Miss Fortune looked up to see the priestess towering over her, stout and majestic. Pale light clung to her limbs and sparkled on the stone tablet she held in trembling hands. Veins stood out like hawsers on her neck, and her jawline was taut with effort. Sweat ran in runnels down her face.
Whatever Illaoi was doing was costing her greatly.
“These mortal souls are mine,” said Hecarim, and Miss Fortune felt herself recoil from the iron syllables of his voice.
“They are not,” said Illaoi. “This is the house of Nagakabouros, who stands in opposition to the dead.”
“The dead will have their due,” said Hecarim, lowering his glaive to point at Illaoi’s heart.
The priestess shook her head.
“Not today,” she said. “Not while I still move.”
“You cannot stop me.”
“Deaf as well as dead,” grinned Illaoi as a swelling radiance built behind her. “I didn’t say I was going to stop you.”
Miss Fortune turned and saw the spiraling statue bathed in blinding radiance. White light smoked from its surfaces, and shadows fled from its touch. She shielded her eyes as the light billowed outwards like writhing tentacles and where it met the Black Mist it stripped it bare, exposing the twisted souls within. The sinuous light pulled the dead onwards, purging the baleful magic that cursed them to undeath so very long ago.
She expected screams, but instead the unbound dead wept with joy as their souls were freed to move on. The light spread over the cracked walls of the temple, and as it touched her, Miss Fortune cried out as the deathly numbness in her flesh was banished in a rush of heat and life.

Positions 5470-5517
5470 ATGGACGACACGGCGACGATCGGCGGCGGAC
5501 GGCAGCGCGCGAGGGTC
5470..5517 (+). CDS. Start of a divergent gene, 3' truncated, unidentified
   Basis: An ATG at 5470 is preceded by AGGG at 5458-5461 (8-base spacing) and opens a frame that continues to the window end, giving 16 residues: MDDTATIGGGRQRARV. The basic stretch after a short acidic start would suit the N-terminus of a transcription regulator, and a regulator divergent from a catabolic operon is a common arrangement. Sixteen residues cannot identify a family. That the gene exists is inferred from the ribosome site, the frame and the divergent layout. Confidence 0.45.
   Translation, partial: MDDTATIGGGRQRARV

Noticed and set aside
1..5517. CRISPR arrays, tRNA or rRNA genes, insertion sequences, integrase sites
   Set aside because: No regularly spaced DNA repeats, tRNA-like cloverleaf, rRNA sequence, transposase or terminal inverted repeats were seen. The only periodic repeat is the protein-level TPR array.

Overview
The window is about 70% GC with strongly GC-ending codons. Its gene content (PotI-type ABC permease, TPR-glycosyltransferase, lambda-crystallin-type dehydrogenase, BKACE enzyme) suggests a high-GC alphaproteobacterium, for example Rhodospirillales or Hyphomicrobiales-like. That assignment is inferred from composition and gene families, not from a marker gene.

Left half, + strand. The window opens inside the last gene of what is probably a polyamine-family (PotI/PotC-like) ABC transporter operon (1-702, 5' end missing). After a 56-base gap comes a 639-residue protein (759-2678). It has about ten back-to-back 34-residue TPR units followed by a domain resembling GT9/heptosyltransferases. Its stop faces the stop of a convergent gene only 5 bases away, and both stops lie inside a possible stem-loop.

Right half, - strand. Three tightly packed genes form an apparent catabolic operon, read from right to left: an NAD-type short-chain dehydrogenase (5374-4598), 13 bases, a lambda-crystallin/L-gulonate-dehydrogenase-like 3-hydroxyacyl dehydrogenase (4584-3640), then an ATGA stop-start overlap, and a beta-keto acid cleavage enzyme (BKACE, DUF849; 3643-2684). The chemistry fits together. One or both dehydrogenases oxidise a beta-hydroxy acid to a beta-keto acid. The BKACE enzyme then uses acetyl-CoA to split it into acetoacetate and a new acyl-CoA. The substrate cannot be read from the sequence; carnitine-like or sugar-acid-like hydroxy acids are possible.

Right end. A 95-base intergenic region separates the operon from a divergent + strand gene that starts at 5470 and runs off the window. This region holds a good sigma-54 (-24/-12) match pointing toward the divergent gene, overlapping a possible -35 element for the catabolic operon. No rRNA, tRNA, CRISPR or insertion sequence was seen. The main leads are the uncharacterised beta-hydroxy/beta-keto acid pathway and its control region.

The light of Nagakabouros closed on Hecarim, and Miss Fortune saw his fear at the thought of what transformations it might work upon him.
What could be so awful that it was better to remain cursed?
“You can be free, Hecarim,” said Illaoi, her voice strained to the limits of endurance by what she had unleashed. “You can move on, live in the light as the man you always dreamed of being before his grief and folly remade you.”
Hecarim roared and swept his glaive at Illaoi’s neck.
Miss Fortune’s blade intercepted it in a clashing flare of sparks. She shook her head.
“Get out of my city,” she said.
Hecarim’s blade drew back for another strike, but before the blow could land, the light finally pierced his veil of darkness. He bellowed in pain and fell back from its burning touch. The dark rider’s outline shimmered, like two picture box images wavering in candlelight on the same backcloth.
Miss Fortune caught a fleeting glimpse of a tall rider, armored in silver and gold. A young man, handsome and proud with dark eyes and a future of glory ahead of him.